794 F2d 98 Veteto v. Hg Miller
794 F.2d 98
Ronald D. VETETO, Appellant,
H.G. MILLER and other named unidentified employees of the
Bureau of Prisons.
United States Court of Appeals, Third Circuit.
Submitted Under Third Circuit Rule 12(6)
May 8, 1986.
Decided June 19, 1986.
Ronald D. Veteto, pro se.
James J. West, U.S. Atty., Harrisburg, Pa., James W. Walker, Asst. U.S. Atty., Scranton, Pa., for appellees.
Before ADAMS, HIGGINBOTHAM and MARIS, Circuit Judges.
OPINION OF THE COURT
MARIS, Circuit Judge.
The plaintiff, Ronald D. Veteto, an inmate of the federal penitentiary at Lewisburg, Pennsylvania, filed a complaint pro se in the District Court for the Middle District of Pennsylvania against Warden Miller and other unnamed employees of the federal Bureau of Prisons alleging violations of his constitutional rights. The principal violation alleged was denial of access to the courts by depriving him of writing materials, stationery and stamps and of access to the prison law library. The complaint also alleged deprivation of meals, clean clothes, showers and recreation periods. Alleging that plaintiff had "repeatedly requested administrative remedies" from the defendants with no response or success, the complaint sought injunctive relief and also compensatory and punitive damages. Stating that it did not agree with the plaintiff's assertion that he had exhausted his administrative remedy, the district court dismissed the complaint for his failure to do so. The present appeal followed.
Pursuant to authority conferred on him by the Attorney General, 28 CFR Sec. 0.96(t), the Director of the Bureau of Prisons has promulgated regulations providing for a three-stage system for considering prisoners' grievances and granting relief when justified. 44 FR 62250, 28 CFR Sec. 542.10 et seq. In Waddell v. Alldredge, 480 F.2d 1078 (3d Cir.1973), this court held that it is incumbent upon a federal prisoner seeking mandatory relief from the actions of prison authorities alleged to violate his constitutional rights to exhaust this administrative remedy before seeking judicial relief. Because it concluded that the facts asserted in the complaint did not show an exhaustion of the administrative remedy, the district court dismissed the complaint in the present case under the authority of the Waddell case.
In Muhammad v. Carlson, 739 F.2d 122 (3d Cir.1984), we held that a federal prisoner suing only for money damages for the alleged violation by prison authorities of his constitutional rights is not bound by the exhaustion of remedy requirement since he can obtain no monetary relief from the Bureau of Prisons against individual defendants. The basic question with which we are here confronted is whether in a case such as the present one in which both injunctive relief and damages are claimed, the rule of the Muhammad case should apply or whether the Waddell rule is applicable.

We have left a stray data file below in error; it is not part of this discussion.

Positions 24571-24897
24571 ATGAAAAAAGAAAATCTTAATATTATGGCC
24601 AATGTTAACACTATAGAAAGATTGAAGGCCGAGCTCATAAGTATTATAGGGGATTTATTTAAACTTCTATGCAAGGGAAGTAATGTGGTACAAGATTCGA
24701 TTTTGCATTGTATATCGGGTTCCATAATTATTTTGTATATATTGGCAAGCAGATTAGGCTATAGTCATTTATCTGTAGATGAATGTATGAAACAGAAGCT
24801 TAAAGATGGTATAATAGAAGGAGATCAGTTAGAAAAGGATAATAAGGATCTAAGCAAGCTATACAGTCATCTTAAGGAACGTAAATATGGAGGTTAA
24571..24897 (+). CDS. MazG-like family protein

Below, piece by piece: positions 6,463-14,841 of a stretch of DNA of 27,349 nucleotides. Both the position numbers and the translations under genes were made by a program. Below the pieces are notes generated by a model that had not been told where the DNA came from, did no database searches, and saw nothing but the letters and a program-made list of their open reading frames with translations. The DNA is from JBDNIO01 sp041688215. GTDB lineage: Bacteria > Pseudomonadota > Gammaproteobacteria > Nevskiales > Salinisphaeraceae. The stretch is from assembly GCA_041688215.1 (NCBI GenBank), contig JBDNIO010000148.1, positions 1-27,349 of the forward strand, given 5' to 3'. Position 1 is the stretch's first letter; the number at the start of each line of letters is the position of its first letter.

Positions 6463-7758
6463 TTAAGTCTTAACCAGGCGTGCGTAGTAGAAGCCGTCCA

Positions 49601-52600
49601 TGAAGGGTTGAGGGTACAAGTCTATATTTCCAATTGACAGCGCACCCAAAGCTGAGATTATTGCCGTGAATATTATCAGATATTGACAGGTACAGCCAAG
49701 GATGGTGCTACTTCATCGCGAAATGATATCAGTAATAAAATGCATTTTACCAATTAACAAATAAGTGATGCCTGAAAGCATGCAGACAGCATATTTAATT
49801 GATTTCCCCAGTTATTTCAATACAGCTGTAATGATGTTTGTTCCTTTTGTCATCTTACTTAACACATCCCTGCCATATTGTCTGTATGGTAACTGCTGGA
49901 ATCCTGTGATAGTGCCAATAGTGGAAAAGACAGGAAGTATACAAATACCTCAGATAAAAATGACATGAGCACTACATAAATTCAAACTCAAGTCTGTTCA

While this court has not heretofore expressly ruled on this question, at least two other circuits have held the exhaustion requirement applicable in such a case. Miller v. Stanmore, 636 F.2d 986, 990-991 (5th Cir.1981); Brice v. Day, 604 F.2d 664 (10th Cir.1979). Indeed, it was implicitly so ruled in our Waddell case since that case also involved a claim for damages as is indicated by footnote 1 to the opinion. 480 F.2d at 1078. Moreover, to hold that the exhaustion rule is not to be applied in a case seeking injunctive or mandatory relief if the complaint also claims damages would render the rule a virtual nullity. For all that a prisoner claiming injunctive or mandatory relief need do to avoid application of the exhaustion rule would be to add a claim for damages. We hold that the requirement for exhaustion of the administrative remedy provided by the regulations applies to a prisoner's suit for injunctive or mandatory relief whether or not it carries an added claim for damages.
It remains to consider whether the district court erred in dismissing the complaint on nonexhaustion grounds based solely on the allegations of that pleading and without service, answer or preliminary hearing on the question. We think that the court did err in so doing and that in line with the settled policy to construe pro se complaints liberally, the case should be remanded to enable the plaintiff, if so minded, to amend his complaint so as to supply more specific facts on this subject and to enable the court to hold a preliminary hearing, if needed, to establish the background facts with respect to the plaintiff's claim to have exhausted the remedy provided for him by the Bureau of Prison regulations. If it is found that the administrative remedy has not been exhausted, the complaint should be dismissed without prejudice to its reinstatement if, upon completion of the administrative procedure, the plaintiff has not received the relief to which he believes himself to be entitled. If, on the other hand, it is found that the plaintiff has exhausted his remedy in the Bureau of Prisons without obtaining the relief to which he believes himself to be entitled, the court should hear the case and accord the plaintiff such relief as the facts and the law warrant.
The judgment of the district court will be vacated and the cause remanded for further proceedings not inconsistent with this opinion.